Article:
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Lisa Thee of Minor Guard: Five Things You Need To Create A Highly Successful Startup

An Interview With Paul Moss

Many technical founders fall in love with technology for technologies sake. They don’t understand the need in the market or how to help potential customers become aware that they are addressing that pain point. There is much more to running a business than building cool stuff.

Startups have such a glamorous reputation. Companies like Facebook, Instagram, Youtube, Uber, and Airbnb once started as scrappy startups with huge dreams and huge obstacles.

Yet we of course know that most startups don’t end up as success stories. What does a founder or a founding team need to know to create a highly successful startup?

In this series, called “Five Things You Need To Create A Highly Successful Startup” we are talking to experienced and successful founders and business leaders who can share stories from their experience about what it takes to create a highly successful startup.

I had the pleasure of interviewing Lisa Thee.

Lisa Thee leads Launch Consulting’s Data for Good practice, helping the world’s most innovative healthcare, and global technology companies to improve digital safety, anti-toxicity, and apply machine learning for innovation. As an entrepreneur, she is the CEO and Co-Founder of Minor Guard, an Artificial Intelligence software company focused on making children safer online and in real life, and is doing a TEDx talk in 2021 about “Using Technology to disrupt Human Trafficking in the digital age”. She is the Co-Author of Demystifying Artificial Intelligence for the Enterprise and the Navigating Forward podcast host. Lisa also currently serves as an advisory board member for Engineered Medical Solutions, Humaxa, Orchestrated Intelligence, Spectrum Labs and Marketplace Risk.

Thank you so much for joining us in this interview series! Before we dive in, our readers would love to “get to know you” a bit better. Can you tell us a bit about your ‘backstory’ and how you got started? What was the “Aha Moment” that led to the idea for your current company? Can you share that story with us?

I started my career as an engineer forecasting the cellular market supply chain in the early 2000’s. We talked about phones one day having color displays and cameras, but nowhere in my mind did I envision the phones of today being used to weaponize children against themselves. Yet that’s exactly what is happening right this minute, for the purposes of Human Trafficking and Child Sexual Exploitation. In 2016, I was in a meeting in Washington DC, where I had a chance to speak with the CEO of the National Center for Missing and Exploited Children and he said “Handing your child a smartphone is like dropping them off in the most dangerous city in the world and walking away” (John Clark CEO NCMEC).

That one meeting in DC literally changed the course of my career and my life. As a parent myself, it shook me to the core. Many of you probably don’t know about the National Center for Missing and Exploited Children (NCMEC), but you are definitely aware of their work. They produce all the Amber Alerts for the country and are the mandatory reporting location for all child sexual abuse material identified by internet service providers, law enforcement, and the public.

Being deep in data with NCMEC, we learned a surprising fact: over 40% of child sexual abuse material is generated by children themselves! It’s the split second that a kid decides to send a nude photo to “someone they trust” — who they shouldn’t. We are expecting kids to have the judgement of adults, while some adults are weaponizing their phones against them. It’s not a fair fight. It sets off a chain of events from one small bad decision.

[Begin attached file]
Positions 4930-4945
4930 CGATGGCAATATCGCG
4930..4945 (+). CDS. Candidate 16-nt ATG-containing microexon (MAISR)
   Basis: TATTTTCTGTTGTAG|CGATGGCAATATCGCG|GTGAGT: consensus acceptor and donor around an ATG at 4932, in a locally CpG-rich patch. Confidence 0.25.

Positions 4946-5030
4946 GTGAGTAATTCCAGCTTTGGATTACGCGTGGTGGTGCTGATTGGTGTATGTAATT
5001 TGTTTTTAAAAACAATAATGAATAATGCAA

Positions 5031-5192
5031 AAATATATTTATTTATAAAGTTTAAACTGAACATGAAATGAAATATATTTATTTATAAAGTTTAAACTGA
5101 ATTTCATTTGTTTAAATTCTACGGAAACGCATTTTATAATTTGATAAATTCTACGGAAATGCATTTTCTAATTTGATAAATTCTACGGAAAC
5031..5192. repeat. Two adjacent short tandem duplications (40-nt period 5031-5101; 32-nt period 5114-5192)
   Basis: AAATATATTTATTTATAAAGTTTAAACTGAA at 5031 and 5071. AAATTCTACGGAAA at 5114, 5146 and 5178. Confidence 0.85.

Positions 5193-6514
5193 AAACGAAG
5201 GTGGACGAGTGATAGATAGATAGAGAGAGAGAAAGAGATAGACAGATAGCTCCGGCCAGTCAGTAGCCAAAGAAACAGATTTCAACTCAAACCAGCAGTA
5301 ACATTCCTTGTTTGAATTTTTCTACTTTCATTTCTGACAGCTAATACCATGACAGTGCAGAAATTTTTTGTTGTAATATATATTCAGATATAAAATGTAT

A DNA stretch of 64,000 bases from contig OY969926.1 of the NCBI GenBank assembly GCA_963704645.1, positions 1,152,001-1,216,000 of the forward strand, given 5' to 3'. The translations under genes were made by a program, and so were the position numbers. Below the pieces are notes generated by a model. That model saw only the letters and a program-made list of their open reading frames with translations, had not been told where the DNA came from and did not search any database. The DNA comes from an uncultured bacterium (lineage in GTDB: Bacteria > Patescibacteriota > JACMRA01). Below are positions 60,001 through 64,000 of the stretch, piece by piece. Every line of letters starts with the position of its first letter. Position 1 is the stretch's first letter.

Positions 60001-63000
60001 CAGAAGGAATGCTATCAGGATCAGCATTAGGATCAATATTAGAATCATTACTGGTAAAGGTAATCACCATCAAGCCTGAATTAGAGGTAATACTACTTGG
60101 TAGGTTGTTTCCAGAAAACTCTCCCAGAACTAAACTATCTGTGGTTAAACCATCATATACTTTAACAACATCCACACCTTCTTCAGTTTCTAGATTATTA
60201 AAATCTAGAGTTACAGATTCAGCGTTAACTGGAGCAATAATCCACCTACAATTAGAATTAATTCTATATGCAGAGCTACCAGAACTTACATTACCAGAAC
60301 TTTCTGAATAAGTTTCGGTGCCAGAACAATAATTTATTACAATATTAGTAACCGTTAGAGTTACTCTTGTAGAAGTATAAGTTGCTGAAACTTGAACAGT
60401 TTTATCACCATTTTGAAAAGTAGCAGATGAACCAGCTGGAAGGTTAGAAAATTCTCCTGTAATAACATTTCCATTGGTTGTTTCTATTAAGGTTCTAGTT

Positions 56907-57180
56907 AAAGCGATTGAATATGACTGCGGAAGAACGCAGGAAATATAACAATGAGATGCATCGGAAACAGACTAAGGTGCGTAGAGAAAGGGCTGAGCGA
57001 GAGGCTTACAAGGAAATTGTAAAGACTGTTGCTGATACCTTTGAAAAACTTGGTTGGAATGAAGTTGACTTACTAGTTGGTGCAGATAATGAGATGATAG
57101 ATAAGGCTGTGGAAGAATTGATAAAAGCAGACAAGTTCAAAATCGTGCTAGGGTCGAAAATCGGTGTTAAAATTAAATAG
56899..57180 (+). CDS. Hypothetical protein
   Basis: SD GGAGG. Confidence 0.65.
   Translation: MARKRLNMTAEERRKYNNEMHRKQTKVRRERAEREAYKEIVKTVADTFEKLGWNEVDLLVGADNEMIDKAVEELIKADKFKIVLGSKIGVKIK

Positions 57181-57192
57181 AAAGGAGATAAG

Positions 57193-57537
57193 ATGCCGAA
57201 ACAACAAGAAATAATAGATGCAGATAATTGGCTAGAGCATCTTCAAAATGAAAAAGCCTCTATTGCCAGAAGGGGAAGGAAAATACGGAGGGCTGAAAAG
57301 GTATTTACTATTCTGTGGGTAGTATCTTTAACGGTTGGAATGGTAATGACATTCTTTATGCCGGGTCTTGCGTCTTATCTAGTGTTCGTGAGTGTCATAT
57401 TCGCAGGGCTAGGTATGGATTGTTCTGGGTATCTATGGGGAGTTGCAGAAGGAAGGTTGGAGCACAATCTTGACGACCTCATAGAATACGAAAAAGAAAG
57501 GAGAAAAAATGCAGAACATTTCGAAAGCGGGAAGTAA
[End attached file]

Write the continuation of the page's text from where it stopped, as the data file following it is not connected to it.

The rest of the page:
This means if we stopped kids from being able to take these photos in the first place, we could have prevented 26M Images and Videos of child sexual abuse material from circulating in 2020. That was the catalyst for my co-founder and me to leave our global tech jobs to launch our company Minor Guard whose mission was to make kids safer online and in real life.

Was there somebody in your life who inspired or helped you to start your journey with your business? Can you share a story with us?

In late 2017 I was at a crossroads. I had achieved the milestones I had strived for and I was looking to infuse more meaning in my career. As a working mom of young children, the expectations from the corporate world were out of alignment with my responsibilities at home and I was on the edge of burnout. Over coffee with a mentor of mine, I shared my idea, and I asked him to talk me out of doing it. He replied with a question that got me out of my own way: “If I am at your funeral and you never tried this even though it would likely fail, are you ok with that?” I have never felt clearer on my answer of NO. I recognized as a technology insider, trust and safety expert, and sales professional, that I was uniquely qualified to lead this initiative. He ultimately provided the Seed Round for my company, Minor Guard, to be born, and served on my Board of Directors. Without Gregg Descheemaker I would not have taken the leap into entrepreneurship.

What do you think makes your company stand out? Can you share a story?

Minor Guard was a female-founded company with a social justice focus. We were able to scale our technology roadmap into major players in the technology industry, leveraging cutting edge artificial intelligence capabilities. This benefit marginalized women and children while making a profit — showcasing Shared Value is possible.